Accounting for Change at Repertory Dance Theater, part 2
By Joanna L. Johnston, MBA, CPA
RDT Board Treasurer and UACPA Non-Profit Committee Member
This article was originally published in The Journal Entry, a publication of the Utah Association of Certified Public Accountants. Writes Joanna, “Since this article was published in 2014, I’ve learned so much more about Repertory Dance Theatre and the art form. Consequently, I’ve re-upped for another term as a trustee of RDT’s board. This extended stay at America’s premier repertory dance company has given me added insight into the way America’s arts organizations not only survive change but thrive because of it and how accounting professionals can be a critical part of that success.”
In part 1, Joanna, a professional CPA and Repertory Dance Theatre’s current Board Treasurer, talks about the history of modern dance, RDT, and what she feels our art from offers an audience. In this post she talks about the challenges and unique opportunities a dance company faces as it transitions staff members and strives to keep the Company and the art form moving forward.
Like most arts organizations … RDT must compete with other performing arts companies and entertainment outlets for audiences, sponsors and donors. Throughout the last decade of economic downturns, RDT has needed to look for new ways to recruit and retain valuable corporate and foundation sponsorships. In addition, RDT has had to evaluate its financial position and cut expenses without cutting quality. Several years ago the Company reached out to the accounting community through the UACPA [Utah Association of Certified Public Accountants] in an effort to recruit CPAs for its board of trustees. Three CPAs responded, and [as of 2014] two are still serving on the board in executive positions. Having CPAs on the board has proved to be an invaluable asset. Their awareness of current tax laws and GAAP standards have helped the organization obtain refundable small business health care credits, provide assistance with reporting issues, budget and plan for cash flow fluctuations, work with auditors throughout the audit process and act as liaisons with local and state agencies concerning public funding for the arts. The administrative staff for RDT is only five full time employees, and none are accounting professionals, so it is imperative to have CPAs on the board to advise and support the staff on financial and reporting matters.
Recently, RDT has had to confront an unanticipated succession issue. RDT’s bookkeeper for the last 13 years was diagnosed with a terminal illness in June 2013. Even though the position was only part-time, she was responsible for recording all the financial transactions including receivables, payables, payroll and tax payments. She performed reconciliations and prepared financial reports for the administrative staff and the board. She was the only member of the staff who knew how to use the accounting software, print checks and prepare the financial information and reports. When Linda Smith, RDT’s Executive Director, became aware of the bookkeeper’s illness, the Company was challenged and in need of current and accurate financial information for grant proposals and end-of-year reconciliation. There was a struggle to get the books caught up while attempting to advise other members of the staff and board treasurer how to use the software to record transactions, prepare reports and print checks.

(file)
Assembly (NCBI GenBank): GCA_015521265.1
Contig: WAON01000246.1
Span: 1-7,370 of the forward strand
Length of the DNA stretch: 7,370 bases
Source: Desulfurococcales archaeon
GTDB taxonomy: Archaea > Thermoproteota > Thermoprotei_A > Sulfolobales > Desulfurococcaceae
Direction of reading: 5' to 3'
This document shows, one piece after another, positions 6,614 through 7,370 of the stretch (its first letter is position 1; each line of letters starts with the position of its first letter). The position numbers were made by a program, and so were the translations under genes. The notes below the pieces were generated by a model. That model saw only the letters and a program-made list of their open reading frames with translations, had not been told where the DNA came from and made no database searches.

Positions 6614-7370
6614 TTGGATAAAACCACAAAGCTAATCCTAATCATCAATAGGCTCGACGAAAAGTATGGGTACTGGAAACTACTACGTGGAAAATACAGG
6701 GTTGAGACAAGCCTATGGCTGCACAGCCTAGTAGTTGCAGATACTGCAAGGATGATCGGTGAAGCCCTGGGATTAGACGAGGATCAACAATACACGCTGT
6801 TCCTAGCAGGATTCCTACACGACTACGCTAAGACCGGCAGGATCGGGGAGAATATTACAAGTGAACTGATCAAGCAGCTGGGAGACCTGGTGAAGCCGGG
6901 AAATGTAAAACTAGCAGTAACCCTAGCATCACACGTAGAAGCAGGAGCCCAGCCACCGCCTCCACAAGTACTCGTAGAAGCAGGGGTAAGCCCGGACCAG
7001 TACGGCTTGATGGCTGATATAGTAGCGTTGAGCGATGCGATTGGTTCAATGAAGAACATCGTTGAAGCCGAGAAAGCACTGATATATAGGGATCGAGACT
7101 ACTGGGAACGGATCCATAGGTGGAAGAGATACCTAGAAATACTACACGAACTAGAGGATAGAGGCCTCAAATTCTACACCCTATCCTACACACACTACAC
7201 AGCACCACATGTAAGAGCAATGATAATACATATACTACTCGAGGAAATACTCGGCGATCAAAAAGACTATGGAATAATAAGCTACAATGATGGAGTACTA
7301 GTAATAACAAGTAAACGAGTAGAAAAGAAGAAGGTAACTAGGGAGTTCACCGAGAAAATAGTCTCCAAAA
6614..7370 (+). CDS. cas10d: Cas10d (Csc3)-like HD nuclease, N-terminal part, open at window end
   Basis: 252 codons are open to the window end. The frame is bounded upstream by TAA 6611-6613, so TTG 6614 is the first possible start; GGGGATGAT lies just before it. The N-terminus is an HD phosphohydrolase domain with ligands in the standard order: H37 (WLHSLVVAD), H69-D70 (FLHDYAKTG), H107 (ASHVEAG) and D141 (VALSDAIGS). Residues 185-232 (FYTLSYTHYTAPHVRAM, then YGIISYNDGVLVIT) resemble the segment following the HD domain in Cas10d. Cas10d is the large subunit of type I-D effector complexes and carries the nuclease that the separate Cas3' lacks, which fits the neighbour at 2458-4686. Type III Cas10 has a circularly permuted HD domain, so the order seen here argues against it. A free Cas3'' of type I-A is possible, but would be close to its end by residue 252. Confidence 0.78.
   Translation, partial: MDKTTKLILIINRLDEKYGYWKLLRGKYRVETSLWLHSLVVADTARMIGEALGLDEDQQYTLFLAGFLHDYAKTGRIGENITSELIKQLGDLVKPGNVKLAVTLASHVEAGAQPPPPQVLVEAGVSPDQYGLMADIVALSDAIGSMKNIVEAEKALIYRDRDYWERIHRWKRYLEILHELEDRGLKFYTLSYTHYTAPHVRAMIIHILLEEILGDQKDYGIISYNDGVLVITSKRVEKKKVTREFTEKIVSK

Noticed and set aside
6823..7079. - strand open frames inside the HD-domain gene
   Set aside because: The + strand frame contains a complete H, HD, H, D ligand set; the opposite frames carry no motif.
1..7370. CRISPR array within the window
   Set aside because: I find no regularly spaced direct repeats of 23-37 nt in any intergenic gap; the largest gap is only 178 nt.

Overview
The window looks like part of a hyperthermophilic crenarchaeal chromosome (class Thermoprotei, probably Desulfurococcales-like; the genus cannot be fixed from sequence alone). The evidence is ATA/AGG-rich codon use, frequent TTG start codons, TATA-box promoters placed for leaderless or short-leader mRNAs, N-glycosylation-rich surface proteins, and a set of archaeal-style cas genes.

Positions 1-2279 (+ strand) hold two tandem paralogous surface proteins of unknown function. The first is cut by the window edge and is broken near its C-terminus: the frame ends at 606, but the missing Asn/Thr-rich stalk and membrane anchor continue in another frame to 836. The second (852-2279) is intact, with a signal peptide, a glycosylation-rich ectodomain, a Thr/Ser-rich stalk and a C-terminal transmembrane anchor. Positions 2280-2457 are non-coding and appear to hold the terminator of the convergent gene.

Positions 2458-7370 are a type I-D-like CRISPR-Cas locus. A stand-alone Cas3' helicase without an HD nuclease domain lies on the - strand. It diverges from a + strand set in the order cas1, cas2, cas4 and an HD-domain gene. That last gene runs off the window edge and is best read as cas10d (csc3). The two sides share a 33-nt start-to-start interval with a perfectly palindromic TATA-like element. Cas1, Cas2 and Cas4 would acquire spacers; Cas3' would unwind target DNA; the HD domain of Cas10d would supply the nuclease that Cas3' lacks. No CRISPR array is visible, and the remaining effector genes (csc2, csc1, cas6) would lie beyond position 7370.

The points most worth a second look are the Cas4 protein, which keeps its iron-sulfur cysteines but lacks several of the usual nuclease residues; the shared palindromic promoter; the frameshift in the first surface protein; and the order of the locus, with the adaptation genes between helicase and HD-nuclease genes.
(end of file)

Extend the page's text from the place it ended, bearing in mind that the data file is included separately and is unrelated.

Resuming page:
RDT wanted to honor a dedicated employee’s years of service while recruiting a new bookkeeper. A smooth transition needed to be created to keep financial continuity in the interim. I was asked as the board treasurer to step in for a two-week period to get invoices recorded, payables paid and travel per diem checks printed for the dancers going out on tour, before another bookkeeper was hired and took over. … RDT’s new bookkeeper … [had] to adjust to new software and accounting methods that function differently. It … [took] some time before the financial process … [was] running smoothly again, but with the help of experienced CPAs on the Board, the succession [was completed.]
This situation has demonstrated to the staff and board the importance of cross-training and information- sharing in a small non-profit organization. Going forward, a plan … [was] created to ensure that more than one person knows how to perform basic financial functions within the Company, and that key personnel feel comfortable sharing those duties with other members of the staff. Currently the board and administrative members of the RDT staff are formulating a strategy that incorporates segregation of duties and contingency planning to ensure accurate financial reporting and financial stability. Meanwhile, the artistic staff continues focusing on the mission of the organization which is still, [now in its 51st year] … dedicated to the creation, preservation, performance and appreciation of modern dance.
Many people confuse the non-profit status of an organization with the organization’s goals to be profitable in order to achieve its mission. Incorporating skilled accounting professionals on the staff and on the board of a non-profit arts organization like Repertory Dance Theater help ensure financial continuity while enabling the artistic staff and performers to provide quality entertainment and educational opportunities to the community.
Joanna L. Johnston, CPA is a Tax Manager at BDO USA, LLP with a passion for non-profit arts organizations. She is the Treasurer for Repertory Dance Theater, Vice-President of Finance for the Utah Wind Symphony, as well as a member of the University of Utah Business Alumni Association Board. She can be reached at email@example.com